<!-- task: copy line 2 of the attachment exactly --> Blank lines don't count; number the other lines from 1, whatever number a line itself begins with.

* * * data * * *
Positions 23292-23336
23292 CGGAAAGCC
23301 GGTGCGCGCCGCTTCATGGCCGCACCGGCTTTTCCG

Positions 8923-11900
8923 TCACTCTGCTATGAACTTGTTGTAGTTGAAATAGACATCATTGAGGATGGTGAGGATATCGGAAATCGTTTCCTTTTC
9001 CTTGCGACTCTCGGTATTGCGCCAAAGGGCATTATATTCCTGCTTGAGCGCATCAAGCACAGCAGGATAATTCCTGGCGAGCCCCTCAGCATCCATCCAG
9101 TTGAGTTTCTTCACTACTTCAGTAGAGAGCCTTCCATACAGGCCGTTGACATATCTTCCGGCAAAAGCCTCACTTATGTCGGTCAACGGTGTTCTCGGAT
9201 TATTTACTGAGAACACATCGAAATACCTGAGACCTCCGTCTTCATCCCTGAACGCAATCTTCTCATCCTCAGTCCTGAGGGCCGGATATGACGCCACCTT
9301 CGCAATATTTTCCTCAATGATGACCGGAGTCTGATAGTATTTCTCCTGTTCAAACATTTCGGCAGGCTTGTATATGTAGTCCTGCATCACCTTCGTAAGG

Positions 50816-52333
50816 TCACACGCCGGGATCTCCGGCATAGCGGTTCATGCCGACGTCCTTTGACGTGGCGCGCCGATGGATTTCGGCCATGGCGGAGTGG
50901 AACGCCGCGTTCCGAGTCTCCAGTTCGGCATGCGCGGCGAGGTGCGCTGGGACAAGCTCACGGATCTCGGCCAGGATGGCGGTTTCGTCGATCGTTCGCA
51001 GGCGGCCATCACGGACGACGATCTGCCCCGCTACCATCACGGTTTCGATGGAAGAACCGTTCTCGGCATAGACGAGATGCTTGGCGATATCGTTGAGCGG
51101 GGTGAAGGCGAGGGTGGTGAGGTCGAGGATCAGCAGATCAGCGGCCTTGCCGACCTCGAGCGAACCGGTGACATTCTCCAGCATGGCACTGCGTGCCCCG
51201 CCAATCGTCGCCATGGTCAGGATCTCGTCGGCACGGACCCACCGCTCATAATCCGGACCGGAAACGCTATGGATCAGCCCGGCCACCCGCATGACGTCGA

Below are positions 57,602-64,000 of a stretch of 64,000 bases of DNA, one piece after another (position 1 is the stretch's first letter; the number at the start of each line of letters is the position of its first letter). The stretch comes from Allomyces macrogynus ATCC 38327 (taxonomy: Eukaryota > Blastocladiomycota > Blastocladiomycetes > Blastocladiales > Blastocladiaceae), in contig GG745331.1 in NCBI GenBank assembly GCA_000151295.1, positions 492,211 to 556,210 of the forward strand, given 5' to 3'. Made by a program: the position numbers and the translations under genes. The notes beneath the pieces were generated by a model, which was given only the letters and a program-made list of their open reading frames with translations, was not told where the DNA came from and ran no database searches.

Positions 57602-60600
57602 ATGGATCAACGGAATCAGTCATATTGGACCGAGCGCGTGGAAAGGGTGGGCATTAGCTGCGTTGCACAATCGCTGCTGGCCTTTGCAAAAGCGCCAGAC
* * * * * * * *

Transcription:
23292 CGGAAAGCC